Everyone cheered when pedophile Peter Mallory was sentenced to 1,000 years in prison for his heinous crimes. But just seven years after his sentence, he has been released on parole.
Who Is Peter Mallory?
In one word, scum. Peter Mallory is a 72-year-old man from Georgia who, as Coweta Judicial Circuit Superior Court Judge Dennis Blackman put it, is “probably the most prolific collector of child pornography in the entire world.” On February 13, 2013, Mallory was sentenced to 1,000 years in state prison for the sexual exploitation of children, invasion of privacy, and tampering with evidence.
When the LaGrange Police Department initially began their investigation in February 2011, they found more than 600 suspected child porn files linked to Mallory’s computer at his place of work, the LaGrange television station, WCAG-TV. As disturbing as that already is, it was nothing compared to what the police would later discover about Mallory’s dark secret.
In total, the police found Mallory to be in possession of more than 26,000 child pornography files. District Attorney Herb Cranford said, “The evidence demonstrated that Mallory knowingly and intentionally sought out, gathered, downloaded, and saved these images and videos of children being raped, tortured, and sexually exploited.”
The police found Mallory to be in possession of more than 26,000 child pornography files.
The child pornography files he had on his computer must not have been enough to satisfy his disturbing obsession because Mallory took it a step further. At his television station, Mallory installed a hidden camera in his office, where he would invade young women’s privacy by secretly spying on them. Mallory was also convicted of tampering with evidence in an attempt to cover up his dark secrets.
Mallory was first up for parole in December 2019, just six years after his sentence, but was denied. The board set Mallory’s next chance for parole consideration for May 2022, but stated that the date could be earlier based on Mallory’s “performance incentive credits,” which is exactly what happened. Even though Mallory was sentenced to 1,000 years in state prison for his crimes in 2013, the State Board of Pardons and Paroles released him into the community on parole on May 27, 2020. Apparently, Mallory’s crimes were not horrific enough to make him ineligible for parole, according to the board.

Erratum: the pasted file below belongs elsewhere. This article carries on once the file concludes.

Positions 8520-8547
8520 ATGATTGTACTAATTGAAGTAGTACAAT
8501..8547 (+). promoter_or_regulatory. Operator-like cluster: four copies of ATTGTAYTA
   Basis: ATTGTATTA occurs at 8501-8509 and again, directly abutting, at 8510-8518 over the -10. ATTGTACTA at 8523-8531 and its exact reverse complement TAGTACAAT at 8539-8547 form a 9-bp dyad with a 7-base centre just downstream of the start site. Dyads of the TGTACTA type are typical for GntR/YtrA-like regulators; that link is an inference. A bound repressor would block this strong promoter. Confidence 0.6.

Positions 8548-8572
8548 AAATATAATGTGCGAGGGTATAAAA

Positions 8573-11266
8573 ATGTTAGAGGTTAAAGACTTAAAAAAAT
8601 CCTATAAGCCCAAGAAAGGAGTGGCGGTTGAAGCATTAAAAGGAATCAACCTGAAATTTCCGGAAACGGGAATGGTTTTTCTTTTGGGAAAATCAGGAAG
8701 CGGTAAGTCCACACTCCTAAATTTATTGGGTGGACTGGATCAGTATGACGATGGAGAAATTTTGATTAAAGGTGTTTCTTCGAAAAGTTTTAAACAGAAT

Apparently, Mallory’s crimes were not horrific enough to make him ineligible for parole, according to the board.
The Problem with Mallory’s Parole
Even though the District Attorney himself made it clear to the board that he strongly opposed Mallory’s parole, they went ahead with it anyway. Cranford warned that “Mallory is sexually deviant and commits these crimes by compulsion as much as by choice.”
The board said that they were confident that the Georgia Department of Community Supervision would be able to keep an eye on Mallory. Cranford pointed out that in our current digital age, where everything is available at our fingertips within just a few seconds, there’s no way any amount of supervision can prevent an awful man like Mallory from “seeking out the most heinous images and videos of small children being sexually abused.”
A Broken System That Allows Predators on the Street
Mallory is now registered as a sex offender and is being electronically monitored. He has also been banned from Troup County and from contacting any of his victims. Should Mallory violate the law or the conditions of his release, his parole will be revoked. But is that enough? Is it just? Absolutely not!
Just because Mallory didn’t physically hurt his victims, it doesn’t make his crimes less punishable.
Mallory’s parole is an outrage and a slap in the face to all of Mallory’s victims. His parole brings absolutely no justice at all for these innocent children and young women. Just because Mallory didn’t physically hurt his victims, it doesn’t make his crimes less punishable.
Statistics show that even violent sex offenders serve shockingly little time.
Unfortunately, in a justice system that's overrun with criminals and little space to house them, the pressure is on to release criminals earlier than their sentence requires. According to a study by the Bureau of Justice Statistics in 2016, "about a quarter (24%) of offenders [who were] released after being sentenced for rape or sexual assault served between 5 and 10 years before initial release; most (57%) served shorter terms than that."
The way the justice system often sees it is that even violent sexual offenders are not kept in prison for all that long. So they aren't able to justify keeping non-violent (this is debatable) sex offenders in prison for much more time. Perhaps this is a wake-up call for us to evaluate the illness in our justice system. Why are sex offenders given so much leniency? Do we as a society truly not care about their crimes? Estimates on the recidivism rate of sex offenders are relatively low, but those numbers are only based on offenders who are caught a second time. We have no way of knowing the true numbers because so many cases of assault and abuse go unreported.
Until parole boards start taking sexual crimes like Mallory’s seriously, men like him are never going to stop. Would a mother on the board with young children be comfortable with Mallory living next door to her? I highly doubt it. What’s the point of sentencing a man like Mallory to life in prison if he will be up for parole in just six short years?
To men like Mallory and their sick, twisted minds, their crimes are probably worth the minimal punishment they receive. The truth is men like Mallory don’t deserve second chances. Our children deserve justice and let’s face it, all of our children are safer with men like Mallory locked up for good, with the key nowhere in sight.